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Published on: October 3, 2013
by Faith Trussell, RN, BSN for El Dorado Springs Sun:
Most of us know someone who has dementia – a progressive decline in mental functioning that affects memory, mood, concentration, judgment, reasoning, and thinking. Dementia can be caused by a number of things, most often Alzheimer’s Disease or vascular disease.
However, an older adult may have difficulty thinking clearly, concentrating, and making decisions, and may appear confused, masking dementia, when in reality these symptoms may be due to depression. When depression creates cognitive symptoms that look like Alzheimer’s or another type of dementia, it’s often referred to as pseudodementia.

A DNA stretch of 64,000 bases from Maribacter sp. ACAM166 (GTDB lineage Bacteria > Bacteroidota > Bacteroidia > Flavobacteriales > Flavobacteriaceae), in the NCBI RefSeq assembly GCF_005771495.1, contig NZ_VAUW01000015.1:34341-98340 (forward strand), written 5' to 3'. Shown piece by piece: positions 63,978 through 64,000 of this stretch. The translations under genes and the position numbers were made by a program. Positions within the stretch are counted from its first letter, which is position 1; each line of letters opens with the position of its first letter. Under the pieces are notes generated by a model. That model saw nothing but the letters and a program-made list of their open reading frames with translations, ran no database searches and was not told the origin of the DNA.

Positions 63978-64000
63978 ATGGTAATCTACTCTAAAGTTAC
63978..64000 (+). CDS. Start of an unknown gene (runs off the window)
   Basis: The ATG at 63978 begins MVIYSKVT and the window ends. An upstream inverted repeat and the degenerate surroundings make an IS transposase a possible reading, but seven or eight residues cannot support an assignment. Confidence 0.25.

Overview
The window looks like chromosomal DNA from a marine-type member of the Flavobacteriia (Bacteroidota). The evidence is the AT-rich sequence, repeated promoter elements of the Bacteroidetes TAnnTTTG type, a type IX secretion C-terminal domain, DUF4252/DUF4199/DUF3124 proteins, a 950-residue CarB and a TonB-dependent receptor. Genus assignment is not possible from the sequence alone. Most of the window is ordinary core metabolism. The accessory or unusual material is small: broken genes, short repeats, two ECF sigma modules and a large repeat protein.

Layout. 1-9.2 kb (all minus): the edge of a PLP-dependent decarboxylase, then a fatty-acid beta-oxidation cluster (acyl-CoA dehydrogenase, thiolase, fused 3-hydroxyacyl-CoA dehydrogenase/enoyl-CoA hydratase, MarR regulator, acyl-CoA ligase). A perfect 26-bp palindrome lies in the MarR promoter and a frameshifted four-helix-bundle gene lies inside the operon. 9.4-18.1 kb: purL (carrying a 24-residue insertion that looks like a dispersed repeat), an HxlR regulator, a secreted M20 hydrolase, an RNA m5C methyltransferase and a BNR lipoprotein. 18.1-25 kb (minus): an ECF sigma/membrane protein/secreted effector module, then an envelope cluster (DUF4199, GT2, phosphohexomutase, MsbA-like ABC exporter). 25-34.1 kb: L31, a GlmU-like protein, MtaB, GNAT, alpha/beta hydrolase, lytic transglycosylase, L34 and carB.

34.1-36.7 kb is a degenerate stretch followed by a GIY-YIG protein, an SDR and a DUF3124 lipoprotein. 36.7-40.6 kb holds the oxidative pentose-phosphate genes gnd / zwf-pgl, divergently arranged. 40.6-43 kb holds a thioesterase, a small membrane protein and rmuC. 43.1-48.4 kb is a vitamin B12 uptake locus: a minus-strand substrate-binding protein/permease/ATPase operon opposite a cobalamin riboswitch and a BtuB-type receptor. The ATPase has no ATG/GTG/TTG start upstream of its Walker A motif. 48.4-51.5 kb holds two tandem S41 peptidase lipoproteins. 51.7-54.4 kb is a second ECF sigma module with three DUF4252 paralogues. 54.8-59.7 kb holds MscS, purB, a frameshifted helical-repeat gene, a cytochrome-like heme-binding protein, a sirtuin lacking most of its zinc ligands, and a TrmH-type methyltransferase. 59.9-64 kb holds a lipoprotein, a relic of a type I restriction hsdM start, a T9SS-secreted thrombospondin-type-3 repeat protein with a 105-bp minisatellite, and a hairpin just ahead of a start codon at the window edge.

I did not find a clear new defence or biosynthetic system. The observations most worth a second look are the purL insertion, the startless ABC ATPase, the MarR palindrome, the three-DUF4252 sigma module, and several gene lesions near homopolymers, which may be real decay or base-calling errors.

Diagnosing pseudodementia is complicated, but a thorough assessment can reveal important clues. For instance, people with depression might complain of memory impairment, but upon careful testing, they often do well on mental status exams and other tests that evaluate cognitive and language functioning. On the other hand, people with true dementia often deny any memory problems but don’t score as well on mental status exams.
It is important that anyone experiencing a marked deterioration in mental abilities be evaluated by a qualified professional. One of several screening instruments is the Geriatric Depression Scale, which detects depression in older adults. Depression and pseudodementia can be reversed, and often respond well to a combination of medication and psychotherapy.
Note: This column is provided by Senior Life Solutions, a program dedicated to addressing the emotional health of adults over the age of 65.
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